When finally Elihu embarks on a long hymn to God's wisdom and omnipotence, God effectively intervenes and shuts him up, as God appears out of the whirlwind. Note God does not really answer any of Job's questions but, instead, poses questions to Job. Finally, in chapter 42, we get Job's final answer: "I know that you are all-powerful. What you conceive, you can perform. I am the man who obscured your designs with my empty-headed words. I have been holding forth on matters I cannot understand, on marvels beyond me and my knowledge. I knew you then only by hearsay; but now, having seen you with my own eyes, I retract all I have said." None of Job's questions are answered but he has seen! In the end, God is less an answer than a presence and an encounter!
Ultimately, suffering does have meaning and even, through God's grace, a kind of redemption. Rohr notes: "I believe--if I am to believe Jesus-- that God is suffering love. This God who suffers the most is also the God who saves the most. The wounded one is the redeemer. Thus, many cultures loved to picture Jesus as wounded from head to foot, and we thought the iconography was overdone. But it is exactly the same image that begins The Book of Job: "Job was struck down with malignant ulcers from the sole of his foot to the top of his head" (2:8). "He who carries all, understands all, He who has suffered all, has a universal compassion. He who has been afflicted and lived is the bearer of hope. The wounded one is always the gift given."
In the end, God burns with anger at the counselors of Job "for not having spoken correctly about me, as has my servant Job." ( 42:7). Moreover, Job then prays for his friends ( 42:9-10). Job's redemption is not complete until he prays for those who caused him such pain.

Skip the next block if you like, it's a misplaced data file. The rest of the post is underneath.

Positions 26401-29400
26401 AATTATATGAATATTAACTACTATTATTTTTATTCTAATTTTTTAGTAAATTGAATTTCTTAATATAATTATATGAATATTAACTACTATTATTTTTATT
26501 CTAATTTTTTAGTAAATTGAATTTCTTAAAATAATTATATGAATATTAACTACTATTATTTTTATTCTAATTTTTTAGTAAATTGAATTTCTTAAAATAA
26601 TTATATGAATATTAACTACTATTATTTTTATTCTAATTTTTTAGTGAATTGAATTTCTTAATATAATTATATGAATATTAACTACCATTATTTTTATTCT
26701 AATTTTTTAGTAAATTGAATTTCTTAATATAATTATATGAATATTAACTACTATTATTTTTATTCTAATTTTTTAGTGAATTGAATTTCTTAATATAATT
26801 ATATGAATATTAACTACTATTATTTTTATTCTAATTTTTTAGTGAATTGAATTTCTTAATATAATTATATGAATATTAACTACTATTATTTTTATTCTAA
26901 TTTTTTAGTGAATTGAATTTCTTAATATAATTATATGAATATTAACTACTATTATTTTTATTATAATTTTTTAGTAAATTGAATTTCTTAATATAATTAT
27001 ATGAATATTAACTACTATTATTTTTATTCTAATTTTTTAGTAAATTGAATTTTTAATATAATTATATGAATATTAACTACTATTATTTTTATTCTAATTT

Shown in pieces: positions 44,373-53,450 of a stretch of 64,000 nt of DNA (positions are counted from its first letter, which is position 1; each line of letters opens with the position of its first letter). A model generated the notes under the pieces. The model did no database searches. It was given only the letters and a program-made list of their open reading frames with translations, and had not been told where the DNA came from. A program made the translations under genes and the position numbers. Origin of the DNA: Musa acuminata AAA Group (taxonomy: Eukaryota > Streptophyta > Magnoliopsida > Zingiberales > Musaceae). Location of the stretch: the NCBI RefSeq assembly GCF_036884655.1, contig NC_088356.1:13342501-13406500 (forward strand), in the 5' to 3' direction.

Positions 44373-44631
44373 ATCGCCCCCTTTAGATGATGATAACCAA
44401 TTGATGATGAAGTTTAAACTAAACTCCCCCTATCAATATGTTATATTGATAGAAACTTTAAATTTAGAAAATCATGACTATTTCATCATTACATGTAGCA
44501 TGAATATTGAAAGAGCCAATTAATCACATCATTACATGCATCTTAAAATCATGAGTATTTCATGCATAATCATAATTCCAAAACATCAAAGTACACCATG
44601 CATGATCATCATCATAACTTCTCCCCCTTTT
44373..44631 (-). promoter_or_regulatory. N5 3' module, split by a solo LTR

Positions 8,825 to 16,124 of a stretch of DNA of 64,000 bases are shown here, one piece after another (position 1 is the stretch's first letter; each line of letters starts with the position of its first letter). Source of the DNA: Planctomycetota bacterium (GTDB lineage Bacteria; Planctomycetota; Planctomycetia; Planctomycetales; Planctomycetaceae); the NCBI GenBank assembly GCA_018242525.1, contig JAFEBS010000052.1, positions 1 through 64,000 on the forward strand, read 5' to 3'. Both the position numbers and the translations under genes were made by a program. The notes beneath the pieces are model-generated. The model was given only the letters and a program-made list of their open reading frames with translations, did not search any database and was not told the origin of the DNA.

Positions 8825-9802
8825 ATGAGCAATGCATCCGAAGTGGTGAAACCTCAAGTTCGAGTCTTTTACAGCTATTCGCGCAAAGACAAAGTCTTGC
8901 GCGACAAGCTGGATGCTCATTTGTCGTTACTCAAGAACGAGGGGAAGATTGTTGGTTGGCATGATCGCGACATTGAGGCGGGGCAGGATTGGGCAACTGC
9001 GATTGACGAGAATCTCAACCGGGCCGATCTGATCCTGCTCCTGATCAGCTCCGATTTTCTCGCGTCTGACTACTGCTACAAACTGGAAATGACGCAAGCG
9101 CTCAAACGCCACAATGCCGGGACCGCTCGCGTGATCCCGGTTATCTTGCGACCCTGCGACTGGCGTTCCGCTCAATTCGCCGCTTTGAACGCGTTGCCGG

As Rohr puts it: "No piece of religious literature teaches the way of descent more daringly and effectively than The Book of Job. Even the name Job is considered by some linguists to be an acronym for 'Where is the Father?'. The name and the story cry out against a darkness that refuses to reveal itself—and a path that does not, at first, feel like life at all. Surely, no book is less an answer book than The Book of Job. No book is less thearapeutic or less "helpful," as we ordinarily use the term. It fixes nothing, explains nothing and dismisses those who even try to explain. Surely, it is amazing that anyone dared to write or publish such a book. It shows all the signs of authentic divine revelation but reveals hardly anything that we first hoped for. Yet the story of Job realigns and regenerates the soul in ways that few books can." It shows that when we encounter God as a person our wounds (real though they are) can become sacred.
Finally, Rohr points to an important sub-plot of Job: "The radical critique of religion that emerges from The Book of Job. All our usual religious responses are judged worthy of God's anger at his people for not having spoken correctly about me" (42.7). Imagine God saying that about religious ideology, orthodoxy, conventional wisdom and heroic idealism [the varying stances of the counselors of Job]. Yet these are the ever-so-close masquerades and substitutes for authentic faith that characteize the four good friends of Job. They are dangerous precisely because they are "friends"—so close, so common, so connected to "the real thing" but off kilter if they do not bring us to a true encounter with the living and mysterious God."
John A. Coleman, S.J.